Pharoahe Monch is an upper-echelon hip hop artist who emerged onto the music scene back in 1991 as one half of the duo Organized Konfusion. The group released three full length albums over the course of six years, and then amicably disbanded. Mr. Monch then began releasing solo albums, beginning with his first in 1999. W.A.R. is his third solo release. I won’t pretend to be a longtime superfan that has followed this artist from the beginning. That would be dishonest. No, I’ve only been listening to Pharoahe Monch’s music since I picked up his second solo album back in 2007 upon the recommendation of a friend. I thought that album (which is entitled Desire) was very good. If you could not guess I am stubbornly loyal to artists whom I like, so I kept a watchful eye out for his next release. When it finally arrived W.A.R. was, well….let me branch off on a related tangent for a moment.
I don’t know about you waveriders, but I’ve often entered into conversations/arguments with people defending the music I like. When it comes to hip hop, it is not uncommon for my opponent to claim that anybody can rap. It’s just someone talking after all. Ah ah ahhh, not so fast. While I will concede the basic premise of their point, that is when I bring out an album like W.A.R.. As with any genre of music there are a slew of mediocre wannabes, and then there are true artists. Pharoahe Monch is a true artist. To say that he has a distinctive lyrical flow would be doing the man a great disservice. To listen to his wordplay and not be in awe of the fine craftsmanship on display would be downright criminal. To not be impressed with the plethora of rhyme patterns, sometimes in the same song no less, would be like surrendering the village of Santo Poco to El Guapo without a fight! Here’s a taste of what I’m talking about. These are the lyrics to the song “Haile Selassie Karate”.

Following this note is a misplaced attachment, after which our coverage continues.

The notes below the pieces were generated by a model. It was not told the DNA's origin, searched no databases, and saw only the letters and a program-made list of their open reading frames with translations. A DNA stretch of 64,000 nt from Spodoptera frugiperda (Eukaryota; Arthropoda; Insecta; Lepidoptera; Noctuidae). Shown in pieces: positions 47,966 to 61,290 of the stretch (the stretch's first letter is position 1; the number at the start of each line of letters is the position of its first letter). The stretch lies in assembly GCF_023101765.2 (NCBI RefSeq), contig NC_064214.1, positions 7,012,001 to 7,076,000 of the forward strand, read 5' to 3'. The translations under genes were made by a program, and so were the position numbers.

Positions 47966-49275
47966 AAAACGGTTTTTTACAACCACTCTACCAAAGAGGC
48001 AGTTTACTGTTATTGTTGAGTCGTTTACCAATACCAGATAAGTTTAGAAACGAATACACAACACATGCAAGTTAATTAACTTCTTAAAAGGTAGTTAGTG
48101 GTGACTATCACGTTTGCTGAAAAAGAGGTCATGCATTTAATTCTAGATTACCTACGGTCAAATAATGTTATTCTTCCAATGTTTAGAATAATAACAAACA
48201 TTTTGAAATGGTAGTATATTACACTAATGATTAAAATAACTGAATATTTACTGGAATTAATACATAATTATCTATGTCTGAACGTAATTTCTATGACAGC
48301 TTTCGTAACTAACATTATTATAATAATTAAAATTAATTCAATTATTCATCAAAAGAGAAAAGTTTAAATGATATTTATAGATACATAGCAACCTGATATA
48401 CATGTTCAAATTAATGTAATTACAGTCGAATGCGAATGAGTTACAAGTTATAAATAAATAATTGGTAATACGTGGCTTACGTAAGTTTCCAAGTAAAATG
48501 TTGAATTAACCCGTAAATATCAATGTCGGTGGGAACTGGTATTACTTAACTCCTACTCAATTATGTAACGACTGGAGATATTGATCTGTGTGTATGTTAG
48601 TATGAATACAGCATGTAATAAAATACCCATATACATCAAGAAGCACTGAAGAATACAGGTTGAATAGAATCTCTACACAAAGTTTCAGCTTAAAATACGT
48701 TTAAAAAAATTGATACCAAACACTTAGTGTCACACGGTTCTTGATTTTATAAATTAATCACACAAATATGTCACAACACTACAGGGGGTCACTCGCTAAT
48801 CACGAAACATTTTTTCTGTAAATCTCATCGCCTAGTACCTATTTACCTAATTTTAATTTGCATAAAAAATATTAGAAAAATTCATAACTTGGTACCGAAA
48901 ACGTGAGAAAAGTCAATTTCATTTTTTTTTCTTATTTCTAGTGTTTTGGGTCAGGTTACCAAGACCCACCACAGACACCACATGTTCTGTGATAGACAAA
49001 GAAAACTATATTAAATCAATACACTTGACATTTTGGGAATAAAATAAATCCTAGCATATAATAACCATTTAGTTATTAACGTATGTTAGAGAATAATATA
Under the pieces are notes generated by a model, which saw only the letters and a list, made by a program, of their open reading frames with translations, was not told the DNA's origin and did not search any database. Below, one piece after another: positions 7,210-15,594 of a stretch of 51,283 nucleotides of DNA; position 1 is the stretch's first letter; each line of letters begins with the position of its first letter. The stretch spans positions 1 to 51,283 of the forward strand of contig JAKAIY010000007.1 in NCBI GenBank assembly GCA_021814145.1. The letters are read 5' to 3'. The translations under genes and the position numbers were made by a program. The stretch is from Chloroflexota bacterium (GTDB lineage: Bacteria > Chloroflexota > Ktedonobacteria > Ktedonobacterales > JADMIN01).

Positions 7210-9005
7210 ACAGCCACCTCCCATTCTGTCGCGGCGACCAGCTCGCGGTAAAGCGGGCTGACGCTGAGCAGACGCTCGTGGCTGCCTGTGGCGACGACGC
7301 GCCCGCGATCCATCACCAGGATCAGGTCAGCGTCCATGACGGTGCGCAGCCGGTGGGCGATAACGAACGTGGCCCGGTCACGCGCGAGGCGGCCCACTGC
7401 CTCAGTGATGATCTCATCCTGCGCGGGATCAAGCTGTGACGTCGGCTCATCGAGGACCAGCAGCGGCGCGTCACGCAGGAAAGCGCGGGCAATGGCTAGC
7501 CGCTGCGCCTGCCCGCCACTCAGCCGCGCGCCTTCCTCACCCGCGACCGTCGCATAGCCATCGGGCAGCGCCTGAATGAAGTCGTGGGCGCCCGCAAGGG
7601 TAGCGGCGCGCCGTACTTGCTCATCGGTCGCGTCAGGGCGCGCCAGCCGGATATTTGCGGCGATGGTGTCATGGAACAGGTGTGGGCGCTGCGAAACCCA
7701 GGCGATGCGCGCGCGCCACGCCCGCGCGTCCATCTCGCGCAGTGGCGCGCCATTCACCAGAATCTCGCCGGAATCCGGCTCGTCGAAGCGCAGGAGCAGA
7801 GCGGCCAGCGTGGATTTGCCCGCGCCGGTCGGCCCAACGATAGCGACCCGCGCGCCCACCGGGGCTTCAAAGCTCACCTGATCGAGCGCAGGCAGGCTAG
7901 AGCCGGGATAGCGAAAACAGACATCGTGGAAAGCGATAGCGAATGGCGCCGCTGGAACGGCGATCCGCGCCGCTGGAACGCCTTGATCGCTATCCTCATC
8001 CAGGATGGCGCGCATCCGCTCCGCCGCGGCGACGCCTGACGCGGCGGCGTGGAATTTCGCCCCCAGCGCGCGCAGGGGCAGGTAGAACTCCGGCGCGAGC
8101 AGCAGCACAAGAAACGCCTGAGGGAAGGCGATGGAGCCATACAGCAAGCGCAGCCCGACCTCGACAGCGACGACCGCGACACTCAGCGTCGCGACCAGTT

E pluribus unum, all seeing eye, ocular exam / The apocalypse, back by popular demand / Innocuous but still leave a stage with blood in my hand for the populous / Put a fist in the sky / "Licensed to kill" italicized into my ID or "Rocky Illuminati" / Haile Selassie Karate, John "The Beast" Mugabi / King Jaffe in the lobby with the fur made of a lion / The eye of hoarse mouths, I am vibrant / Prominent constellations of Orion / The reason why my stars are in alignment / The renegade, Allahu Akbar, rock star / Tossing homemade grenades, CD's at NYPD cop cars / Just to get the revolution to pop off Fraudulent stock, funded with Louis Vuitton knock-offs / Hijacking helicopters, detonate your metropolis / While I'm in the cockpit, politicking like Stephanopoulos / And my esophagus is quite atomic when I vomit / It's bioengineered urbanomics / The formula: truth divided by innovative ebonics / Times smooth lime, crushed ice and a splash of tonic / N**** my past lies are astronomic / Smoking hash in a cathedral with Nostradamus / At mass, discussing Martin Luther's "Free at Last" speech / Step on my British Walkers get your ass beat.
Think you could have come up with that? I know I couldn’t. I can’t even imitate it perfectly and I’ve listened to this song many times at this point! Anybody can rap? I don’t think so.
The bottom line is this. From the word go this album does not let up. Try to find a weak moment. You cannot. From the straight up aggression of tracks like “W.A.R.” or “Assassins”, to the funkiness of “Let My People Go” or “The Hitman”, to the celebratory “Still Standing”, W.A.R. has everything I’m looking for in a hip hop album. I mean for crying out loud, “The Grand Illusion (Circa 1973)” is essentially Monch rhyming over King Crimson’s “In The Court Of The Crimson King”! Look out all other albums on top ten lists for 2011. Pharoahe Monch’s W.A.R. is here, and it’s a monster.
Buy here: W.A.R. (We Are Renegades)